While there were quite a few abstracts for the German diaspora conference I would have rejected that got accepted, one stands out as particularly bad. The title of the paper is "The Domestication of Radical Ideas and Colonial Spaces: The Case of Elisabeth Foerster-Nietzsche - Session: Gender Perspectives." Immediately it is apparent that the paper does not deal with the topic of the conference and is written in language that is alien to everybody outside of the ivory tower. A diaspora is not a single immigrant. Diasporas require a transmission of identification with their imagined homeland to generations born abroad. They are also collective units. I was not an American diaspora during the years I lived in London. In fact the abstract does not even refer to the settlers of Nueva Germania in Paraguay in 1886 as a diaspora. Rather it identifies them as colonists. There are of course German diasporas in Paraguay including a Mennonite Russian-German one created by several waves of migration motivated by Tsarist and Soviet persecution. But, the 19th century German equivalent of Hayden Lake Idaho in the jungles of Paraguay falls far short of meeting the criteria of diaspora. It is just a compound. The concept of diaspora is not a difficult one to grasp.
Next there is the continued reference to "fascist Germany." I know this term which has Stalinist origins is used to avoid mentioning the Socialist part of National Socialist in Nazi. But, the fact is while National Socialism is not considered a socialist ideology like Social Democracy, Bolshevism, Labour Zionism, Trotskyism or Maoism it is not the same as fascism. Only one country officially had fascism and that was Italy. The differences between Fascist Italy and National Socialist Germany are immense. This is especially true regarding the one aspect of "fascist Germany" that obsesses the abstract's author, anti-semitism. Anybody who thinks that Mussolini's policies towards Jews was the same as Hitler's is seriously misinformed. The term Nazi Germany and Nazism are perfectly acceptable for describing Hitler's regime and ideology as is the longer version of National Socialist. Fascist, however, is not an accurate term to describe Germany rather than Italy and carries with it some serious Stalinist baggage.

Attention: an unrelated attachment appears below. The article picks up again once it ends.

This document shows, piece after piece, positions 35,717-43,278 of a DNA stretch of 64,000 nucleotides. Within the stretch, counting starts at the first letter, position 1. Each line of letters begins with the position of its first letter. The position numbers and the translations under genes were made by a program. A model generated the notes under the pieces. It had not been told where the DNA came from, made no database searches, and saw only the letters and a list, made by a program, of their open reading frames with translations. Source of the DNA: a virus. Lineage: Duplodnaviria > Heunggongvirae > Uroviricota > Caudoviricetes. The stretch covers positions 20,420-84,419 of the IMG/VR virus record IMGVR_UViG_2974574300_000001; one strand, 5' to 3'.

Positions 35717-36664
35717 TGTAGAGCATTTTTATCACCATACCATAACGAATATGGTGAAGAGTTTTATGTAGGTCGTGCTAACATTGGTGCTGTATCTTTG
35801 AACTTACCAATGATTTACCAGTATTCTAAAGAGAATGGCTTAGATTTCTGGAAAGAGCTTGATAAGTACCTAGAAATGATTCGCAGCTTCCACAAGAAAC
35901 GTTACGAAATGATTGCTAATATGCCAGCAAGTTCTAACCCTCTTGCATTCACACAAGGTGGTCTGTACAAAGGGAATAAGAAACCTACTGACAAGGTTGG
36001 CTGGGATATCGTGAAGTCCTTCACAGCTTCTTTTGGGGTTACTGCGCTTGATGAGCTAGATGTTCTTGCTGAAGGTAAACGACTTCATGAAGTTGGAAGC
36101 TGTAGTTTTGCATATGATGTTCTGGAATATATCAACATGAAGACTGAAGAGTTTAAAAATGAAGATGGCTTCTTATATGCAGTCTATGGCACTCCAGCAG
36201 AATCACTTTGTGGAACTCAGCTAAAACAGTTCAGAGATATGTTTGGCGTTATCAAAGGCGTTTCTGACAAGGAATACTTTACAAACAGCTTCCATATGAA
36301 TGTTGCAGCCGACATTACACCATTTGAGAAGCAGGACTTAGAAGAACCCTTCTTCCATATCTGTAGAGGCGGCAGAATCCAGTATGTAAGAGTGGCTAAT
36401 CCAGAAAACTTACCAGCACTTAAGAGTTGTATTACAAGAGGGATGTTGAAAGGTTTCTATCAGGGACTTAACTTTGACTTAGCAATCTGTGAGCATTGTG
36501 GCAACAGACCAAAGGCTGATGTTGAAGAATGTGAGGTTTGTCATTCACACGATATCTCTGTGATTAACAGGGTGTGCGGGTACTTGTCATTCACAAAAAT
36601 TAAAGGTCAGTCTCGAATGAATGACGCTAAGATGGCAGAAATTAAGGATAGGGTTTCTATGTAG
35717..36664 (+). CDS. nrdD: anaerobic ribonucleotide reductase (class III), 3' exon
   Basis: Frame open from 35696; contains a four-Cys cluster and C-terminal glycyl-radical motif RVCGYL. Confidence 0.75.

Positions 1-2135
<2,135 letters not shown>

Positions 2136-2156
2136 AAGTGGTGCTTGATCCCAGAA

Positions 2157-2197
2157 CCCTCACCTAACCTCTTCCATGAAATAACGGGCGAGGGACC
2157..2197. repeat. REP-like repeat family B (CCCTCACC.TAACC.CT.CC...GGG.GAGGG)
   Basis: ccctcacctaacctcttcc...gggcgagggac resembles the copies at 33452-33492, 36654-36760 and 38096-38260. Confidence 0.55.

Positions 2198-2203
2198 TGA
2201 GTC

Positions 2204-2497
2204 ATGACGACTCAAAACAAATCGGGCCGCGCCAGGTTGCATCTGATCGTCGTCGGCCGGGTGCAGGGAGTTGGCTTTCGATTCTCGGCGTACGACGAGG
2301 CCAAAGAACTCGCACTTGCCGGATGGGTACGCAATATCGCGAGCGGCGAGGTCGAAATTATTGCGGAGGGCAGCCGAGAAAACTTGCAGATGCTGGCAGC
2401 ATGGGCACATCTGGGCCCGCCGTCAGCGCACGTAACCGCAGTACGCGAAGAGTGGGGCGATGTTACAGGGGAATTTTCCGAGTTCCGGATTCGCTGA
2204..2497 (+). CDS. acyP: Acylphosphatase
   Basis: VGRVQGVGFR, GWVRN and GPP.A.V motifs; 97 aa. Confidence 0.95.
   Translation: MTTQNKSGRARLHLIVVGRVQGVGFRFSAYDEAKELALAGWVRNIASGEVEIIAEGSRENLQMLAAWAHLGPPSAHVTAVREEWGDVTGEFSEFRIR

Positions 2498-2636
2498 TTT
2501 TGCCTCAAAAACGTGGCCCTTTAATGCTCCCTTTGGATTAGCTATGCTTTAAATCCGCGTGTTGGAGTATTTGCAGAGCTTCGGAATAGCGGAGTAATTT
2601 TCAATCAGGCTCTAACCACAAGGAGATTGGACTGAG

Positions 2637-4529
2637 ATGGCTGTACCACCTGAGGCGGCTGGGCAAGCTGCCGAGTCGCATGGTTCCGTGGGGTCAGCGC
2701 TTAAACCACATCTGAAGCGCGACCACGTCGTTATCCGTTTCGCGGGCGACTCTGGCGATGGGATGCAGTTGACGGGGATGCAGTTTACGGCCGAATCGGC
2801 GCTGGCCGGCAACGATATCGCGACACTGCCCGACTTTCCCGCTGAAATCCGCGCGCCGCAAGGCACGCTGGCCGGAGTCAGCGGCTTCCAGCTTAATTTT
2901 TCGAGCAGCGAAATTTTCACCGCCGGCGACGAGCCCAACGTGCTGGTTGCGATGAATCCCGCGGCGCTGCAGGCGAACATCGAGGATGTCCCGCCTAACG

Finally there is the convoluted writing. I am still not sure what the abstract is about exactly. Only that it manages to use all the proper politically correct code words. I reproduce some of the more difficult to read sentences below.
"At issue in my exploration of colonialist activities is not to demonstrate female complicity with the colonial enterprise-as has been done by various explorations of colonialism-,but rather to turn Forster-Nietzsche into a case study for the female appropriation of it."
"While Forster-Nietzsche's duplicitous activities as the wife of the anti-Semite Forster reflect her political opportunism and the partial internalization of bourgeois moral codes pertaining to women, they also indicate her ambiguous stance toward and partial rebellion against the intellectual and social dependency implied by her role of female supporter of the enterprises of men."
"In domesticating her anti-Semitic husband's radical conservative and racist ideas in Paraguay, Forster-Nietzsche sets in motion a process of dispossession as she attempts to counteract her own subordination under the enterprises of men."
Can anybody translate any of the three sentences above into English?
Right now there is a lengthy ongoing discussion at Grant Jone's blog,
Dougout dealing with the left's abuse of language in this matter. I just found out today that you don't need to have any publications to get a univeristy teaching position in the US if you are a radical feminist. Given the quality of much of their output as demonstrated by the abstract described above prehaps it is best if they do not publish anything.